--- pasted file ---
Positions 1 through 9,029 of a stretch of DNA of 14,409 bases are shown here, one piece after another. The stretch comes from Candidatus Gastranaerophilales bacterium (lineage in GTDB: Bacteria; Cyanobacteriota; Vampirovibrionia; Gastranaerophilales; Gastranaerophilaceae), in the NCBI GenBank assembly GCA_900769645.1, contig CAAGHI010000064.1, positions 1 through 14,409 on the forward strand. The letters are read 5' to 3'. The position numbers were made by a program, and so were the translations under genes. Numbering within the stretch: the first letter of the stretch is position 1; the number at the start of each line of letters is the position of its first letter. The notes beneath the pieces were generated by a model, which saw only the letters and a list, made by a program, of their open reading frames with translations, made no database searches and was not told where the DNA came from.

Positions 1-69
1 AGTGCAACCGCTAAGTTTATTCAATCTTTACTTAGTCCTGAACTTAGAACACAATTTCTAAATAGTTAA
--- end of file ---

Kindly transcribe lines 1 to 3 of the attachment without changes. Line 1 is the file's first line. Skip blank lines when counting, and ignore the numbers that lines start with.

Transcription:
Positions 1 through 9,029 of a stretch of DNA of 14,409 bases are shown here, one piece after another. The stretch comes from Candidatus Gastranaerophilales bacterium (lineage in GTDB: Bacteria; Cyanobacteriota; Vampirovibrionia; Gastranaerophilales; Gastranaerophilaceae), in the NCBI GenBank assembly GCA_900769645.1, contig CAAGHI010000064.1, positions 1 through 14,409 on the forward strand. The letters are read 5' to 3'. The position numbers were made by a program, and so were the translations under genes. Numbering within the stretch: the first letter of the stretch is position 1; the number at the start of each line of letters is the position of its first letter. The notes beneath the pieces were generated by a model, which saw only the letters and a list, made by a program, of their open reading frames with translations, made no database searches and was not told where the DNA came from.

Positions 1-69
1 AGTGCAACCGCTAAGTTTATTCAATCTTTACTTAGTCCTGAACTTAGAACACAATTTCTAAATAGTTAA